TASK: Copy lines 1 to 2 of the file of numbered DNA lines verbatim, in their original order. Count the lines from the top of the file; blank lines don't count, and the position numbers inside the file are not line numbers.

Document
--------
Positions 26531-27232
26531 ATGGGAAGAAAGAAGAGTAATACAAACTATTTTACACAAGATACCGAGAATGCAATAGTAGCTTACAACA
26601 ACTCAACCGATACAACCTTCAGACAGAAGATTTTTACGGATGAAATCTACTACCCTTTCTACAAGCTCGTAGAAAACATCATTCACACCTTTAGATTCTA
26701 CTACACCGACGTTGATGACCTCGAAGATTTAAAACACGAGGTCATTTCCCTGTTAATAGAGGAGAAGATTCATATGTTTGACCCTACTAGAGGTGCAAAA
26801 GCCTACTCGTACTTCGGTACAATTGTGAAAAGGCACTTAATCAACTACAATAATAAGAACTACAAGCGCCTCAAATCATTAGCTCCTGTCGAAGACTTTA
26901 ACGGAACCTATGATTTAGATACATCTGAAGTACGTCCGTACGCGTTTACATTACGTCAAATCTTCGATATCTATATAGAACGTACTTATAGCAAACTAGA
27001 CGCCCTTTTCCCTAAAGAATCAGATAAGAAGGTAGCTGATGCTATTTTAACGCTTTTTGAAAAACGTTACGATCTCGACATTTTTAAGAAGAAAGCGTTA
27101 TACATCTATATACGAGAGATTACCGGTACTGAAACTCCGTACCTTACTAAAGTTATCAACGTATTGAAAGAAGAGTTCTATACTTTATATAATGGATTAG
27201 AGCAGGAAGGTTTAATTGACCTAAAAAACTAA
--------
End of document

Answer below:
Positions 26531-27232
26531 ATGGGAAGAAAGAAGAGTAATACAAACTATTTTACACAAGATACCGAGAATGCAATAGTAGCTTACAACA